For most people, a break up is one of the most emotionally devastating things that can happen. Other than losing a loved one, there are few events that are as emotionally difficult and challenging to go through. Unfortunately, your break up is taking its toll on your body. There are a few different physical changes that happen following a break up, and these changes are not in your head. A break up is actually genuinely bad for your health.
1. Your Stress Hormones Go Nuts
As you might expect, the constant stress of a break up causes your stress hormones to spiral out of control. When you first fell in love, you experienced a boost in oxytocin and dopamine. These neurochemicals induced feelings of pleasure and happiness. If you have ever researched addictions, you may have noticed that dopamine is one of the chemicals involved in an addiction as well. This is not just chance; you basically become addicted to love.
Unfortunately, a break up is a devastating end to your love addiction. All of those positive neurochemicals stop flooding your body, and your brain fills with epinephrine and cortisol. Known as the stress hormones, these neurochemicals cause blood to flow to your muscles and your heart to beat faster. Your body basically goes into flight or fight mode as it experiences this stress. This can lead to a stiff neck, swollen muscles, headaches and a tight sensation in your chest.
2. You May Gain or Lose Weight
For many people, a break up results in a changed attitude toward food. Some people begin binge-eating as a way to distract themselves, comfort their broken heart and heal. Other people are so consumed by stress and anxiety that they cannot even contemplate eating. Either option can lead to a rapid change in your weight as you try to get over your loss.
3. You Will Question Yourself
When you fall in love with someone, your personal identity starts to change. Before long, you are thinking of yourself as an “us” instead of just an “I.” Once the break up occurs, you lose this “us” identity. Instead of being someone’s partner, you are just yourself again. This can cause you to have an existential crisis as you try to figure out who you are again. You may also question your personal qualities as you try to figure out if it is something that you did or said that caused the break up.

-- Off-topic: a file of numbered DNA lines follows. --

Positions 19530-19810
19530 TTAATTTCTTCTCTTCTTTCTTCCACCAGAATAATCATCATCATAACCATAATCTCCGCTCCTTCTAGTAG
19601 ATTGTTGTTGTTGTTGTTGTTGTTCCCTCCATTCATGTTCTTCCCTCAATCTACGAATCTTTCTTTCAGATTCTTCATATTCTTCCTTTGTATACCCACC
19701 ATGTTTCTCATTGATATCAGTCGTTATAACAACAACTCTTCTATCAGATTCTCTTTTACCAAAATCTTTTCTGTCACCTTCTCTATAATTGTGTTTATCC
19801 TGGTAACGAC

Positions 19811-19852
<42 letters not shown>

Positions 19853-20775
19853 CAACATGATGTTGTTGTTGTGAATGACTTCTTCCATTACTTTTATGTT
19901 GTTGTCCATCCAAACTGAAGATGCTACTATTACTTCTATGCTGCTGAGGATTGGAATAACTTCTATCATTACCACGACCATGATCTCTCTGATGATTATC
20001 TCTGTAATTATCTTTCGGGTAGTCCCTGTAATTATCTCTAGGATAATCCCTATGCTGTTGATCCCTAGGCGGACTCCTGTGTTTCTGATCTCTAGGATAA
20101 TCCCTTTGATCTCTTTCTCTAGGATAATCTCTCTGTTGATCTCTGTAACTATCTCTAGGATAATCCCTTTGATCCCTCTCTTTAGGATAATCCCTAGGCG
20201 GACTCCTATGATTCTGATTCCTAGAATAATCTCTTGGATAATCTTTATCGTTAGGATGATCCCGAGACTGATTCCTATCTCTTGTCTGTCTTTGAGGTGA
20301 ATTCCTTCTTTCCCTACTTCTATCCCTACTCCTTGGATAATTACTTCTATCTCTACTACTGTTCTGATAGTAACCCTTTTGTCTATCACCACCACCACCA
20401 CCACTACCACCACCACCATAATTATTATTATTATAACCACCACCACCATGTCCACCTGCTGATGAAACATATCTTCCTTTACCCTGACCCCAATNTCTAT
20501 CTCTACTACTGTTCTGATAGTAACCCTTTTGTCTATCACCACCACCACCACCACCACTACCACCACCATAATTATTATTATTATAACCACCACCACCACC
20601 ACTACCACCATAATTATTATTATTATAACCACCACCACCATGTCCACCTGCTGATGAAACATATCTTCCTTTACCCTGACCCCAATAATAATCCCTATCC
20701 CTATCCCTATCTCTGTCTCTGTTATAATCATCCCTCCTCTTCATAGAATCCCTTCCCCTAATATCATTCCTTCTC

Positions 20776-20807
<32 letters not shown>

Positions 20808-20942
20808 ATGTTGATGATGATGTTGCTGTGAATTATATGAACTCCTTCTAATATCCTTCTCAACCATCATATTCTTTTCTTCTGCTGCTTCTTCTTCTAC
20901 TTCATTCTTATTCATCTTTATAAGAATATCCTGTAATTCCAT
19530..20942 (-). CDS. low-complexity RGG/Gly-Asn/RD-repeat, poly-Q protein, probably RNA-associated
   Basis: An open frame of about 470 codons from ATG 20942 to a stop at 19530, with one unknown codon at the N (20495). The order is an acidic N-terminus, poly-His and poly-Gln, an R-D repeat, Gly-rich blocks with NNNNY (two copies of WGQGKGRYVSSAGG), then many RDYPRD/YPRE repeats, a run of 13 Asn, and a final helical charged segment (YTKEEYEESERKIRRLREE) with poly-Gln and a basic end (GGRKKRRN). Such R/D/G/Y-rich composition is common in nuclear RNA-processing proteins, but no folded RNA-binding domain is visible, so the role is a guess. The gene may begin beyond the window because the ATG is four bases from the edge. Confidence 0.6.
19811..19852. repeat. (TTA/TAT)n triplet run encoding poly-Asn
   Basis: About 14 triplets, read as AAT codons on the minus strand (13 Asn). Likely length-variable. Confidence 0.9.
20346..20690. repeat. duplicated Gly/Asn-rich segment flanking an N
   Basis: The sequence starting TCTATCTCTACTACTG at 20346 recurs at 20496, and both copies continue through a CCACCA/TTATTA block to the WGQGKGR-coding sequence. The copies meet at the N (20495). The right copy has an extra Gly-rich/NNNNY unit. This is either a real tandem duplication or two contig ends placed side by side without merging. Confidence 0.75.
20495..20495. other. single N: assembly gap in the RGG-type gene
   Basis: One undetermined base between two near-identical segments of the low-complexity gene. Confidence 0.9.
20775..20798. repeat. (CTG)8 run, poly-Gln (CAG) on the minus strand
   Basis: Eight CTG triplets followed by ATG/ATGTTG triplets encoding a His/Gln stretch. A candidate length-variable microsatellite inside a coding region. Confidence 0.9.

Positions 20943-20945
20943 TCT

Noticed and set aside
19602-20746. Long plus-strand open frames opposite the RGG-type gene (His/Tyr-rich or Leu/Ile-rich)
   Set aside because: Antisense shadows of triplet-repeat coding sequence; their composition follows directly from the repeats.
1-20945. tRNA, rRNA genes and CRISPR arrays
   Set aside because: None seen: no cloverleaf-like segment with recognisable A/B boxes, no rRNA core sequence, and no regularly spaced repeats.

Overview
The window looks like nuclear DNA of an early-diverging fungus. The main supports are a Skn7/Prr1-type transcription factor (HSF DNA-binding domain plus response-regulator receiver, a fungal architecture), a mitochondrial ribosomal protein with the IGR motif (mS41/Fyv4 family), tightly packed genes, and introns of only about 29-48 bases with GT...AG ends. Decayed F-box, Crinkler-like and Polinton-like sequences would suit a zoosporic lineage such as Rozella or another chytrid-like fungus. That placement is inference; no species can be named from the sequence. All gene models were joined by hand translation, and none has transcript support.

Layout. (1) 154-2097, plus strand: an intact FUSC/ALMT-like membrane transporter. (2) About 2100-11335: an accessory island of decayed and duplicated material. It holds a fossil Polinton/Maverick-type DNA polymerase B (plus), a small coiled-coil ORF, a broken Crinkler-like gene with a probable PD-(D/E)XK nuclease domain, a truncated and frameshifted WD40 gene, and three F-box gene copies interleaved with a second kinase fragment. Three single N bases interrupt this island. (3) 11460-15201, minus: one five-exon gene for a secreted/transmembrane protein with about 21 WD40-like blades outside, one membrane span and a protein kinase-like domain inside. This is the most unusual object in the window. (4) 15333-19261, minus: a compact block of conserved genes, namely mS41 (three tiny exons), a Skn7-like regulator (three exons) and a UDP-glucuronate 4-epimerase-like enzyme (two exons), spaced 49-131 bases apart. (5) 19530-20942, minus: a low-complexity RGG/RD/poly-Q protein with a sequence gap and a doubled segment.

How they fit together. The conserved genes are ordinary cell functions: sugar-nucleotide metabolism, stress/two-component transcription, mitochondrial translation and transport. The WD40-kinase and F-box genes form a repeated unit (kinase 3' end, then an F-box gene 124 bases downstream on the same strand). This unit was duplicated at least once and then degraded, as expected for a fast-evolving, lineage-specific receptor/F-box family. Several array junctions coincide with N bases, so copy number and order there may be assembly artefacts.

3. You Will Feel Depressed
Now that the happiness hormones are gone you are probably going to experience depression. When you experience trauma or loss, you may experience a drop in your self-esteem. Your heartache and lower self-esteem can fuel a sense of depression. Researchers have also found that a loss that caused reduced self-esteem was twice as likely to cause depression.
4. You May Go Through Withdrawal
As we mentioned before, you have basically developed an addiction to the positive hormones that happen when you fall in love. When you are suddenly out of love, your mind and body go through withdrawal. In MRI studies, the brain areas that activate when seeing a picture of an ex are the same ones that light up when someone goes through cocaine withdrawal. Luckily, the withdrawal symptoms have something else in common with cocaine withdrawal. If you give it long enough, the withdrawal symptoms and stress will gradually go away.
While you may want to isolate yourself and binge-watch Netflix, that is one of the worst things that you can do. Whether you lost a loved one or experienced a break up, the best thing that you can do is to be around people. You need to boost your dopamine levels again, so start doing activities that you enjoy. Exercise, being around friends and doing activities that you love can help increase your dopamine levels.